September 2, 2002
7:56 PM   Subscribe

The British Empire in Colour -- a three-part documentary series from the producers of the BAFTA (British Academy of Film and Television Arts) award-winning Britain at War in Colour will air this month. The series is supposed to include "a treasure-trove of early colour movies filmed before 'technicolour' transformed film making in the 1930s. Unique colour footage of the Edwardian splendour of 1906 British India, soldiers of the First World War and class divided Britain in 1926 as seen for the first time by a modern visually sophisticated audience." Apparently, it also includes Horrifying footage of last days of Raj.
posted by Bixby23 (17 comments total)
(from the second link) -- "The three-part television series, broadcast later this month, will feature unseen colour sequences from Africa, Australia, Canada and the West Indies. Yet it is frames shot at the time of the Partition of India that have stunned audiences at early screenings and already provoked argument among eminent historians.

The British, and in particular Lord Louis Mountbatten, Prince Charles's great uncle and adored mentor, come across as vainglorious interlopers who left the continent when trouble loomed. Terrible scenes, not seen before, of thousands of dispossessed refugees trailing across the newly-created border with Pakistan will make it hard to defend the memory of colonial India as a caring, orderly place, which was run in increasing collaboration with Indians."
posted by Bixby23 at 8:00 PM on September 2, 2002

Interesting link. I certainly hope this documentary makes it to the US.
posted by birdherder at 9:10 PM on September 2, 2002

I'm particularly curious about the Raj footage deemed "unfair." Certainly it sounds partial. But any footage putting the loss of one million lives into some kind of perspective is certainly welcome and, in light of recent events in Kashmir, helpful in coming to terms with a history too regularly ignored by Western eyes.
posted by ed at 12:50 AM on September 3, 2002

As a History student who's studied the British Empire quite a bit I have to say that this sounds brilliant. I hope this isn't just going to be 'The British In India in Colour' though. The British empire was absolutely massive and appreciation of it's diversity is crucial to get any sort of balanced view about it.
posted by nedrichards at 12:57 AM on September 3, 2002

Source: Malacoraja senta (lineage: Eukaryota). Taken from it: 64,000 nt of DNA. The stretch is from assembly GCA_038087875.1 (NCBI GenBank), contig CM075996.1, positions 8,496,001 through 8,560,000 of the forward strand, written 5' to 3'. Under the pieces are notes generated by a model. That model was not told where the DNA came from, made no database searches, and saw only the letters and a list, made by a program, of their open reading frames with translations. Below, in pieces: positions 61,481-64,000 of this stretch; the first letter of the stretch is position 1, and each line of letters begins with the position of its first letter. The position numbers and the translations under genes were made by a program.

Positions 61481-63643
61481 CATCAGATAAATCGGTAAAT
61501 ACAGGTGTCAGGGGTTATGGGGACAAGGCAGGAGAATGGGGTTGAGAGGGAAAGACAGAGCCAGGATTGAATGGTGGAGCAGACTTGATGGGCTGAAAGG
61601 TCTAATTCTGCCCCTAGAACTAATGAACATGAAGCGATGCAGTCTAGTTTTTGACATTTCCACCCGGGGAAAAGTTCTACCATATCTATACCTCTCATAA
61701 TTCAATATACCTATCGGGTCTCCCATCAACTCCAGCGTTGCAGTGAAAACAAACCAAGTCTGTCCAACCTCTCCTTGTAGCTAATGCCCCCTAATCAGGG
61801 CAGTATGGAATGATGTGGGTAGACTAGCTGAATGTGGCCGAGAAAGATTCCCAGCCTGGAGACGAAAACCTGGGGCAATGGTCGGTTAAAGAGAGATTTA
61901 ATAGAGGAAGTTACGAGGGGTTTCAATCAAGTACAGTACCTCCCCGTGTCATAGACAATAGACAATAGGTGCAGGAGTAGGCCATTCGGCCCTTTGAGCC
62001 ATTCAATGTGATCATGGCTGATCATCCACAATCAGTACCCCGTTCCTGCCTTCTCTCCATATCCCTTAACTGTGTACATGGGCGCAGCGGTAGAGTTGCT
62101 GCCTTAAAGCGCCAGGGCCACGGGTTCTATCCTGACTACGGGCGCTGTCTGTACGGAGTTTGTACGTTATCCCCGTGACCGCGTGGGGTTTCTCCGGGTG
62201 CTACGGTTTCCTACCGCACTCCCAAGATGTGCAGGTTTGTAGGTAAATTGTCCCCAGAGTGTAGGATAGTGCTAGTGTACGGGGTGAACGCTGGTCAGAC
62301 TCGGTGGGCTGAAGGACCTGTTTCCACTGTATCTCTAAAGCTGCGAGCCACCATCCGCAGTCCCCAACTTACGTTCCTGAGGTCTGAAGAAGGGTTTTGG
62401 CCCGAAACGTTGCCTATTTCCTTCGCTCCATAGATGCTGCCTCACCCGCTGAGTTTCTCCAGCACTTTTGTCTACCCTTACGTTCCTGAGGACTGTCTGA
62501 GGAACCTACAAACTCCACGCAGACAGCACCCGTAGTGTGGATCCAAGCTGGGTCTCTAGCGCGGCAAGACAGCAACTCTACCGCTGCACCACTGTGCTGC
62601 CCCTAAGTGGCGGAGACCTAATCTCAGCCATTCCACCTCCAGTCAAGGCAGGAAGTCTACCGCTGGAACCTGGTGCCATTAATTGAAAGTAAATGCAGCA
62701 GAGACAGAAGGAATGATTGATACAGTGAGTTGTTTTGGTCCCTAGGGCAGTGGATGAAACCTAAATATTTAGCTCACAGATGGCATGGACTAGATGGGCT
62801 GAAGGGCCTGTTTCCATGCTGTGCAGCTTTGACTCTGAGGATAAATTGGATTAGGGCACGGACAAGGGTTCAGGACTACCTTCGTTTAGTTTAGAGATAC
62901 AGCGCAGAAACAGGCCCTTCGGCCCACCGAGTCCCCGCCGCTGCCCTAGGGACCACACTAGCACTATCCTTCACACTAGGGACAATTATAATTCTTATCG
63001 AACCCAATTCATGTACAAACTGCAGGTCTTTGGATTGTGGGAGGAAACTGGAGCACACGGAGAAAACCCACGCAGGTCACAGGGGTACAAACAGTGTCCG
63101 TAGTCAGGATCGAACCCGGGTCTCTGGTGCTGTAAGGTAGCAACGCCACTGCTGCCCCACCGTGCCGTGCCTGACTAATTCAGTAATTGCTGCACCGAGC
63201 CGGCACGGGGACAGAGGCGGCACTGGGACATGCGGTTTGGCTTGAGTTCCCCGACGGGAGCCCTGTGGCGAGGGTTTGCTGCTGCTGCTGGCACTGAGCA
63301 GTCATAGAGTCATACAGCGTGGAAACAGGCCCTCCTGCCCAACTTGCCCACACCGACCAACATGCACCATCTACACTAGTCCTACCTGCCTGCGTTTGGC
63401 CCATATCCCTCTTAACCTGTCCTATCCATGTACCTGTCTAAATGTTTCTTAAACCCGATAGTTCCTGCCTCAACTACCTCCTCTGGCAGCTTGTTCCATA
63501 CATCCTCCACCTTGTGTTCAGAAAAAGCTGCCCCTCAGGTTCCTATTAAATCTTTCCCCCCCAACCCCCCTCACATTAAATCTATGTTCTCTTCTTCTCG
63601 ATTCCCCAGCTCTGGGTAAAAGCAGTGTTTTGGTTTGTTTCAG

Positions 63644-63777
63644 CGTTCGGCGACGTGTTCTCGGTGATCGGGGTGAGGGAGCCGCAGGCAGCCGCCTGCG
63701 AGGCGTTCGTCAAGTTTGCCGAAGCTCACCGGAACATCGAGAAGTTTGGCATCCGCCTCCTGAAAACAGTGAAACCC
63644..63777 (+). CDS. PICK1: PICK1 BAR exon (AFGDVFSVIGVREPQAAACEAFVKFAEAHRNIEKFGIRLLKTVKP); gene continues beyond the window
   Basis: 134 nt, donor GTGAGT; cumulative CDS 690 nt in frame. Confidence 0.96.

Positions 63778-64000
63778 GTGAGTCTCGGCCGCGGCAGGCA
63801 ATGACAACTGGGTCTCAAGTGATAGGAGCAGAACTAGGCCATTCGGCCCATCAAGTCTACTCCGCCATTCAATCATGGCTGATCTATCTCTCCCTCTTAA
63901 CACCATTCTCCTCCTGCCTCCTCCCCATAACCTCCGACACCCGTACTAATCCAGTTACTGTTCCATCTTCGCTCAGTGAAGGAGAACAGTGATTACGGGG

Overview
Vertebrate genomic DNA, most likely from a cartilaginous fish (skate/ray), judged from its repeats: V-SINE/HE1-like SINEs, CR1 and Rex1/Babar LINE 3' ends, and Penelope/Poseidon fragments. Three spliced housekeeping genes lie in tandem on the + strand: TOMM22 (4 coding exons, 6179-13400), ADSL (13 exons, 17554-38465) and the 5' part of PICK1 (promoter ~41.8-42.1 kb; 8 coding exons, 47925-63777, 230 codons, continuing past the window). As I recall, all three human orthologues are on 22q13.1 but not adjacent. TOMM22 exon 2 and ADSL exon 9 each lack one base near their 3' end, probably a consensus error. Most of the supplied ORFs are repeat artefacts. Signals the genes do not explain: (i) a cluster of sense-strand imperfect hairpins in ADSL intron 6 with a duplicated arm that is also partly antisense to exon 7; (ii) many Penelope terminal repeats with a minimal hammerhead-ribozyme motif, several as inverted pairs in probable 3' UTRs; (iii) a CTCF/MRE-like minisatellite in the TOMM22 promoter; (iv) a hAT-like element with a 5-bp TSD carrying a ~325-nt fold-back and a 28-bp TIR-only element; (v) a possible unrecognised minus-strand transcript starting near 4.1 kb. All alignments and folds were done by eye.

Hmmm. I humbly suggest that there is nothing new here to anybody who cared to dwell into the bloody history of the partition of the Raj. This is more about public consciousness of well established historical facts than anything else. What I wonder, is whether this aspect of decolonization has been taught in school to Britons. Could any subject of Her Majesty out there to enlighten us? What did your schoolbooks tell you?
posted by ugly_n_sticky at 1:10 AM on September 3, 2002

ugly_n_sticky: absolutely nothing. I studied History to A-Level (18 years old), finishing in 1992, and in my entire schooling up until that point, whilst we covered elements of the 'British Empire', we never once covered anything to do with the partition. Although we were made to watch Ghandi once when we should have been doing Sport, as the football pitches were all frozen, which kind of counts I suppose.

I personally learnt a lot more about the situation due to the fact that a world-reknowned terrorist was a classmate and, to some extent, a friend, but thats for a different thread entirely.
posted by barnsoir at 2:04 AM on September 3, 2002

uglynsticky:Of Course not. My blinkered opinion was formed at one of 'those schools' where colonial conquests were carved into the marble on the walls. It took me years to reaslise that this world-ruling empire stuff was entirelly misplaced, and I remain, like many, an overly apologetic and hyper sensitive culturophile as a result. My transition was marked by a particular realisation, though...

We all have crosses to bear
posted by HeadSessions at 2:14 AM on September 3, 2002

I personally learnt a lot more about the situation due to the fact that a world-reknowned terrorist was a classmate and, to some extent, a friend, but thats for a different thread entirely

Well where's the thread then? you can't just leave us hanging like that.
posted by niceness at 2:35 AM on September 3, 2002

Well, if someone posted an 'I went to school with an international terrorist who kidnapped western tourists and is blamed, though not necessarily responsible for the death of an American journalist' thread, I would be happy to contribute.